Whether you’re an established User Experience (UX) professional looking to learn more about voice design or hoping to change career paths, designing for Voice User Interfaces (VUI’s) is a phenomenal string to add to your bow. The Conversational Design Course at the UX Academy is a fantastic opportunity to begin or flesh-out your portfolio. Having recently completing the course myself, I would encourage others to do so too. Maybe you’re on the fence, or you’re intrigued to learn more about how the course is run. Well, please look no further – I’ve shared my experience here so that you can get an idea of what exactly to expect!

Preferring face-to-face teaching, I opted against the online course. With a maximum of 12, the course stays personal, and I found the trainers to be incredibly approachable as questions and discussions were always welcomed. Other students were enthusiastic and invested too, which was encouraging and inspiring. All students are added to a Slack channel to allow swift communication within teams and also to trainers. This is particularly useful if you have a question regarding the homework or the design project outside of class sessions. The course runs for 6 weeks on Wednesday evenings for 2.5 hours, with a certain amount of homework. This course offers three trainers, each experts in UX research and development. This appealed to me as it gives students a broader picture of VUI’s as a whole and the opportunity to learn best practices from different perspectives.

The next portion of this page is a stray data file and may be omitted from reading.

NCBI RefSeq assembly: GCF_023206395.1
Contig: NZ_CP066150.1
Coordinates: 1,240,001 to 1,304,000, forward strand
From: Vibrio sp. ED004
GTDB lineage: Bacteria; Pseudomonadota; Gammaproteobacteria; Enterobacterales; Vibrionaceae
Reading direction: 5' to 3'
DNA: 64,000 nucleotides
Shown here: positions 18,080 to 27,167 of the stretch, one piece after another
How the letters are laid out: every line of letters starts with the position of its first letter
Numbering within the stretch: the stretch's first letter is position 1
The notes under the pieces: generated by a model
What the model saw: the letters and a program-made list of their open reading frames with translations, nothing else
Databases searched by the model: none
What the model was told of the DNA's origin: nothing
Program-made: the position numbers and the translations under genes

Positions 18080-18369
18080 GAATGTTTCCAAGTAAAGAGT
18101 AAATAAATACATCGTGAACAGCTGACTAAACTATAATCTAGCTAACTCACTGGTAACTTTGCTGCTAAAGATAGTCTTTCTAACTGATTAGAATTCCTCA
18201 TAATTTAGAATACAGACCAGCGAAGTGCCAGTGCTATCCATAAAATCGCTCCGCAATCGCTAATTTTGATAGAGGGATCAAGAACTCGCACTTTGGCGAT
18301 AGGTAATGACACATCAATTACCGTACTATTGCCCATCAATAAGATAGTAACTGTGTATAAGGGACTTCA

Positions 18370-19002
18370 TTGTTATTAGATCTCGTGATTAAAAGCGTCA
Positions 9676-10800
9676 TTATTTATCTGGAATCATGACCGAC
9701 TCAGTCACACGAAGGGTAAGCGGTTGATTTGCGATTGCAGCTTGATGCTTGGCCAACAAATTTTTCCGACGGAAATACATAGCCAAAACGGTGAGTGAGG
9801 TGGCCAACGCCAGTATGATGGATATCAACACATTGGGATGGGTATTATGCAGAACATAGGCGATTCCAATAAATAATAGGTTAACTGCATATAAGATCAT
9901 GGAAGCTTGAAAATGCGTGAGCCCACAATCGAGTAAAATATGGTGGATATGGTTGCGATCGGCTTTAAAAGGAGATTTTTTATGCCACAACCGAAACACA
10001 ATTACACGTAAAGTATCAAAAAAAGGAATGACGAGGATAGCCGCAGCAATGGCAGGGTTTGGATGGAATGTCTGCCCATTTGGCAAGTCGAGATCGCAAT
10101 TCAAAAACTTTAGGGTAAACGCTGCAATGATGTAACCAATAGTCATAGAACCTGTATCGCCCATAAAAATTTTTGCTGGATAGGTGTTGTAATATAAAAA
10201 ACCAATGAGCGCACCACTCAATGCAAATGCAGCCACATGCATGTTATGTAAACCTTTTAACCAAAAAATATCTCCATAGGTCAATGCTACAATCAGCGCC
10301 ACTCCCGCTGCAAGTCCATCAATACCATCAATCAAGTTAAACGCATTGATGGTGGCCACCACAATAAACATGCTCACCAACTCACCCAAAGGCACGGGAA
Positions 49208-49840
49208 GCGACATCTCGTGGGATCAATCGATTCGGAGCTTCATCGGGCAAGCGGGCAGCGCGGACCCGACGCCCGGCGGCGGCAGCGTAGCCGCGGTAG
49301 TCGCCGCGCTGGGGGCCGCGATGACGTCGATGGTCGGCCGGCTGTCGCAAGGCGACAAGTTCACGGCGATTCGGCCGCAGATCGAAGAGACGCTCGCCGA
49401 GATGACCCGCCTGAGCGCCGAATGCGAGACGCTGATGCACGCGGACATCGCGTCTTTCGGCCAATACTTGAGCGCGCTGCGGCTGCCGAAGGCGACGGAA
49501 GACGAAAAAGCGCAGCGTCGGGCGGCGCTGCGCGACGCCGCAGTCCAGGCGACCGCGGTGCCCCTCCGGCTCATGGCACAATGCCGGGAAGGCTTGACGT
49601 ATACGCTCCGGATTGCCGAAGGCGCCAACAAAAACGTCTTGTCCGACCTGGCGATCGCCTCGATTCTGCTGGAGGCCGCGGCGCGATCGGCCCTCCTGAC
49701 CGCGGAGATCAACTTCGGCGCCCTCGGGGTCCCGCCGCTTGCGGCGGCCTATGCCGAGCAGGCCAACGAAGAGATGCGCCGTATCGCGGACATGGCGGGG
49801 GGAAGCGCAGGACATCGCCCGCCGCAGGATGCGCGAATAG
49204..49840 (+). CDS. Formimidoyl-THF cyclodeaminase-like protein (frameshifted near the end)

How VUI has improved?

Our first trainer was Stratis Valachis, the Lead User Experience Designer at Condé Nast. Stratis introduced us to VUI’s, and how voice UX has improved over the years thanks to recent progress in both machine learning and cloud computing. Students are assigned project teams in the first class and you work together to develop your project over the six weeks. Although working in teams, the work is delegated such that each student gains experience in all aspects of the design process throughout the course. The project brief was to design a hypothetical skill for an existing brand. With the brief outlined, we were given our first homework assignment of conducting exploratory research and creating a provisional persona.

Week two met our second trainer Kane Simms, Founder and Host of VUX World. He described the session as “a voice design sprint crammed into an hour and a half.” Amongst many things, Kane described how tools such as ‘How Might We’ can be used to frame problems as opportunities. Week three found us reunited with Stratis who introduced us to best practices and patterns for VUI design, with regards to starting, exiting and repairing conversations. We also met Goncalo Andrade, a Senior UX Designer at Condé Nast International, as we were introduced to the Amazon Developer Console and VoiceFlow – invaluable tools for forming and monitoring VUI prototypes.

In week four we met our third trainer Kristina Csanaky, a Voice UX & Conversation Designer at Voxly. We were also introduced to Adobe XD, SSML and Polly services, and explored Voiceflow in detail. We were lead by Kane Simms again in Week five, who focused the class on multimodal experiences, how to design for them and how to implement these in VoiceFlow. We met back with Stratis for our final class in week six. Stratis outlined guidelines for our upcoming presentations such as showing evidence of iteration based on research insights and a walkthrough of the design process including design artefact samples. This session, as well as the final presentation, offered a wonderful opportunity to present our designs and receive feedback and insight.

The course is organised to allow the natural progression of the project brief – from picking the right use cases for voice in Week one all the way through to publishing and monitoring the completed skill in week six. Each class equips students with the necessary skills to complete the subsequent task in the design process. This is a fantastic way to practise new-found skills as you go with the assistance of expert trainers because you are building on the same project throughout.